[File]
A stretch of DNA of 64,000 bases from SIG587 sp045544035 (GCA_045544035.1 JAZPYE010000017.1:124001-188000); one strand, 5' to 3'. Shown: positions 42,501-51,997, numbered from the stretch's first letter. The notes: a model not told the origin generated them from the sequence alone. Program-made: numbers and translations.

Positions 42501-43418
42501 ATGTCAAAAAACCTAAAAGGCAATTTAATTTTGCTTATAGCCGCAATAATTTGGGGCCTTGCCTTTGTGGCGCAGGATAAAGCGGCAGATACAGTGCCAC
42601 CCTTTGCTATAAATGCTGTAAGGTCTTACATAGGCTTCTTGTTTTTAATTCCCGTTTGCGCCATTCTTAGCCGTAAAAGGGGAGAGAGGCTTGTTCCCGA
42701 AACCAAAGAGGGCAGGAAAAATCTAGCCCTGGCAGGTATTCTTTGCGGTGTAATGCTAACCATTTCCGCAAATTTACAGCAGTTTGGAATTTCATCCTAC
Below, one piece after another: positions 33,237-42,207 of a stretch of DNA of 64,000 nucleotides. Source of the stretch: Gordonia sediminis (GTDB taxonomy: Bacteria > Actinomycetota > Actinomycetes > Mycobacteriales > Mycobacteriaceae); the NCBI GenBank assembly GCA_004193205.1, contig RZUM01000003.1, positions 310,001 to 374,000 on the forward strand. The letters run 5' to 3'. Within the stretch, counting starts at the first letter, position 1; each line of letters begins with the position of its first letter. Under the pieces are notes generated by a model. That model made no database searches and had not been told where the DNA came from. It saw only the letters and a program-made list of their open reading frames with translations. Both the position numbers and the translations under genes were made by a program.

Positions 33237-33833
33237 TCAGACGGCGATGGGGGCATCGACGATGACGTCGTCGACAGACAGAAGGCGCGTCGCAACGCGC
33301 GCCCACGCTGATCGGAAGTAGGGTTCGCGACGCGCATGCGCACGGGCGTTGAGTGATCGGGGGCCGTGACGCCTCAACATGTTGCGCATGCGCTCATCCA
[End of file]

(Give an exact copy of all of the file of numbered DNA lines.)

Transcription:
A stretch of DNA of 64,000 bases from SIG587 sp045544035 (GCA_045544035.1 JAZPYE010000017.1:124001-188000); one strand, 5' to 3'. Shown: positions 42,501-51,997, numbered from the stretch's first letter. The notes: a model not told the origin generated them from the sequence alone. Program-made: numbers and translations.

Positions 42501-43418
42501 ATGTCAAAAAACCTAAAAGGCAATTTAATTTTGCTTATAGCCGCAATAATTTGGGGCCTTGCCTTTGTGGCGCAGGATAAAGCGGCAGATACAGTGCCAC
42601 CCTTTGCTATAAATGCTGTAAGGTCTTACATAGGCTTCTTGTTTTTAATTCCCGTTTGCGCCATTCTTAGCCGTAAAAGGGGAGAGAGGCTTGTTCCCGA
42701 AACCAAAGAGGGCAGGAAAAATCTAGCCCTGGCAGGTATTCTTTGCGGTGTAATGCTAACCATTTCCGCAAATTTACAGCAGTTTGGAATTTCATCCTAC
Below, one piece after another: positions 33,237-42,207 of a stretch of DNA of 64,000 nucleotides. Source of the stretch: Gordonia sediminis (GTDB taxonomy: Bacteria > Actinomycetota > Actinomycetes > Mycobacteriales > Mycobacteriaceae); the NCBI GenBank assembly GCA_004193205.1, contig RZUM01000003.1, positions 310,001 to 374,000 on the forward strand. The letters run 5' to 3'. Within the stretch, counting starts at the first letter, position 1; each line of letters begins with the position of its first letter. Under the pieces are notes generated by a model. That model made no database searches and had not been told where the DNA came from. It saw only the letters and a program-made list of their open reading frames with translations. Both the position numbers and the translations under genes were made by a program.

Positions 33237-33833
33237 TCAGACGGCGATGGGGGCATCGACGATGACGTCGTCGACAGACAGAAGGCGCGTCGCAACGCGC
33301 GCCCACGCTGATCGGAAGTAGGGTTCGCGACGCGCATGCGCACGGGCGTTGAGTGATCGGGGGCCGTGACGCCTCAACATGTTGCGCATGCGCTCATCCA